THE WELL FIXER’S WARNING Atlantic Magazine
The lesson that California never learns
By Mark Arax
It occurred to him that these same farmers had endured at least five droughts since the mid-1970s and that drought, like the sun, was an eternal condition of California. But he also understood that their ability to shrug off nature—no one forgot the last drought faster than the farmer, Steinbeck wrote—was part of their genius.
Their collective amnesia had allowed them to forge the most industrialized farm belt in the world. Whenever a new drought set down, they believed it was a force that could be conquered. build more dams, their signs along Highway 99 read, even though the dams on the San Joaquin River already numbered half a dozen. The well fixer understood their hidebound ways. He understood their stubbornness, and maybe even their delusion. Here at continent’s edge, nothing westward but the sea, we were all deluded.
Besides, he couldn’t turn them away. His company, Madera Pumps, was his livelihood; the city of Madera was his home. He farmed his own acres of almonds near the center of town. The voices on the line weren’t simply customers. Many were lifelong friends who were true family farmers. So he was patching up their irrigation systems the best he could to get them through a last drink before the nut harvest began in mid-August. At the same time, he knew that something fundamental had changed. If he was going to keep on planting wells, pursuing a culture of extraction that had defined California since the Gold Rush, he could no longer remain silent about its peril.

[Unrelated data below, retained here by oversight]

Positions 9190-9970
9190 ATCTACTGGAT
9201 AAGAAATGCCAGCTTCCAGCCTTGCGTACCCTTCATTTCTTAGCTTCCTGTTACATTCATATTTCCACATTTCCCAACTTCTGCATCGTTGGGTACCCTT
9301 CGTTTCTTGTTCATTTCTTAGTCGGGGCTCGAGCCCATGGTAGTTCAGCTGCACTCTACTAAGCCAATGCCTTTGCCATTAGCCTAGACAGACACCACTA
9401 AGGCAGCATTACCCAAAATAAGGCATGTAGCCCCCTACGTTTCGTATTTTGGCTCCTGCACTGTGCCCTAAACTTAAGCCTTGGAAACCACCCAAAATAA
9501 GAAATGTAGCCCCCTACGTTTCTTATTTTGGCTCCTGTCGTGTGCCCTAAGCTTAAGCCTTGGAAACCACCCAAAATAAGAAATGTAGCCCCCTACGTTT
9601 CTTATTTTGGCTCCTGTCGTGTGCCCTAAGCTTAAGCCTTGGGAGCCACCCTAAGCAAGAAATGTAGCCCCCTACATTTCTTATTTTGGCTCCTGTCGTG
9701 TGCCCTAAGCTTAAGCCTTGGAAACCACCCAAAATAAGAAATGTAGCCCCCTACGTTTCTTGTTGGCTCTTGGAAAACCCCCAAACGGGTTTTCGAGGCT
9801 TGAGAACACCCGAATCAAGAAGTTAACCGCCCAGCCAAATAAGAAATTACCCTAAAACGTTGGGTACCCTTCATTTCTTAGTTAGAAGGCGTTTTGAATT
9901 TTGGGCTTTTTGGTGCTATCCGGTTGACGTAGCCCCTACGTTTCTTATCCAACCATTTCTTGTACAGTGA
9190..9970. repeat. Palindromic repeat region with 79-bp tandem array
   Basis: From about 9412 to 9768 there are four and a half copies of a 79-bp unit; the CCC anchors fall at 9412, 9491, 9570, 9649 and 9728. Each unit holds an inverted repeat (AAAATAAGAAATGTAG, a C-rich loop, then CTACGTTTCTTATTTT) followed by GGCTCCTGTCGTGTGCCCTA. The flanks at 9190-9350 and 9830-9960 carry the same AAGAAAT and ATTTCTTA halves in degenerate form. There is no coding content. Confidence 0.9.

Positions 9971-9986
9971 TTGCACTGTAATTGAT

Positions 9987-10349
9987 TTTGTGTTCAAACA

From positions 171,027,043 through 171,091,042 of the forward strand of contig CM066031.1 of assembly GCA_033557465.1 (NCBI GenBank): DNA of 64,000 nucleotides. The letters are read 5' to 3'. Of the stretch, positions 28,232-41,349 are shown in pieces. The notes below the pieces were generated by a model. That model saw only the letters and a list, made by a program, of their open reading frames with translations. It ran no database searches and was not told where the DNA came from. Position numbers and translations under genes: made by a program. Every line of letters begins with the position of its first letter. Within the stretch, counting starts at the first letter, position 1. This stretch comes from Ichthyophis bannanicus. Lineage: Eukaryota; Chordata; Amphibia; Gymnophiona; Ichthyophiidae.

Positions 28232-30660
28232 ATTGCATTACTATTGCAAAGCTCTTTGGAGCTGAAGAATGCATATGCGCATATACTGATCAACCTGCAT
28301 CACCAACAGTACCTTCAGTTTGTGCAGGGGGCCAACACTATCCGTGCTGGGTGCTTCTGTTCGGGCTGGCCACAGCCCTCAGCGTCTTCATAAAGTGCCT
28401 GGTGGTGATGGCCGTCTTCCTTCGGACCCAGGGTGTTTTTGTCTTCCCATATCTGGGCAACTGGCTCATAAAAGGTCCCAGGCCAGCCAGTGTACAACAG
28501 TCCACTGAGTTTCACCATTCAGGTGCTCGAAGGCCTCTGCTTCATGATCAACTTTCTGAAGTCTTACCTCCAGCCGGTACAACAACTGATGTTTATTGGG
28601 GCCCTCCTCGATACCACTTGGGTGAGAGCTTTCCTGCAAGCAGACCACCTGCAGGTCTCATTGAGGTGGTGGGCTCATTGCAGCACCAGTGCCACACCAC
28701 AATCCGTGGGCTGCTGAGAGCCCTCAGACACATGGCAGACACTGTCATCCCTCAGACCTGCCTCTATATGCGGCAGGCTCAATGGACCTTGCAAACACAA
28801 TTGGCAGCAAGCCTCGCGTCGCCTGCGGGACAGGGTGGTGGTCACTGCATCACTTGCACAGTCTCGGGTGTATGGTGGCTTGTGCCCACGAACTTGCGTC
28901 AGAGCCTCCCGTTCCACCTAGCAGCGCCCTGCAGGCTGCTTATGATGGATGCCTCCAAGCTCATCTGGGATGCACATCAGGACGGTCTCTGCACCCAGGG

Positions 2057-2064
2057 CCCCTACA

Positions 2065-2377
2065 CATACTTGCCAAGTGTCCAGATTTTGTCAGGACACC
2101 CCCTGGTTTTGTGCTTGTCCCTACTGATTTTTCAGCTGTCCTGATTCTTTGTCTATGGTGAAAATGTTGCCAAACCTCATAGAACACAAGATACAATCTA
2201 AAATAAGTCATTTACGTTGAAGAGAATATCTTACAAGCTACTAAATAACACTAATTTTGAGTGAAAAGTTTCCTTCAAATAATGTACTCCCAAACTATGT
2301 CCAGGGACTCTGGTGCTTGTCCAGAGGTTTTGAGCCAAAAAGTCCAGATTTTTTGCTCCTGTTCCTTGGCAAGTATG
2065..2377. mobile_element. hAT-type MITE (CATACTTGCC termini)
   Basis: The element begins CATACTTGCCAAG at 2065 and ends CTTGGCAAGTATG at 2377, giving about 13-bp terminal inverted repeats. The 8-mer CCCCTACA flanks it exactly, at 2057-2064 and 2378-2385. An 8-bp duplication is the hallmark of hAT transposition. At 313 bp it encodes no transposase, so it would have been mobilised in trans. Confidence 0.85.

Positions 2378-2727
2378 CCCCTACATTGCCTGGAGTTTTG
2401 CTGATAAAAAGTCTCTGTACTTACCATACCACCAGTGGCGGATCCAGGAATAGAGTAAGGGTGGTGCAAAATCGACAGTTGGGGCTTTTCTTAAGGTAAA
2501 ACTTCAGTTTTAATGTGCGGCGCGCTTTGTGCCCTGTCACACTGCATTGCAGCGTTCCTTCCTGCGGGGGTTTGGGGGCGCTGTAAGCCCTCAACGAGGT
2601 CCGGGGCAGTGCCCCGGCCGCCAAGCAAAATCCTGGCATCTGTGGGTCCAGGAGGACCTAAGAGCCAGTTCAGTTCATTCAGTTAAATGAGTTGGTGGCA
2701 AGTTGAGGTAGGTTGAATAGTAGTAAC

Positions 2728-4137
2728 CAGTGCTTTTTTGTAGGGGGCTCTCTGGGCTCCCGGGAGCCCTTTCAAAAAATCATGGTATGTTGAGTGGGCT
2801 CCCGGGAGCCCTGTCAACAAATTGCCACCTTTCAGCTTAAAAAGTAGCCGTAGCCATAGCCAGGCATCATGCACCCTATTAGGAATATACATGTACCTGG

As he guided me out to the almond orchard in the colony of Fairmead on the county’s northern fringe, Matt Angell, the well fixer, a big man with kind eyes, wasn’t sure what role he had assumed. Was he a whistleblower? Was he a communitarian? When I suggested that he had the tone and tilt of an agrarian Cassandra, he paused for a second and said, “I like that.” We pulled into the orchard, row after row of perfectly spaced trees laced by the plastic hoses and emitters of drip irrigation. It looked to be one more almond orchard in the 2,350-square-mile vastness of almond orchards up and down California. He stepped out of his white heavy-duty truck and pointed to two wells in the ground. They told of the dilemma, the moral quandary, he was now facing.
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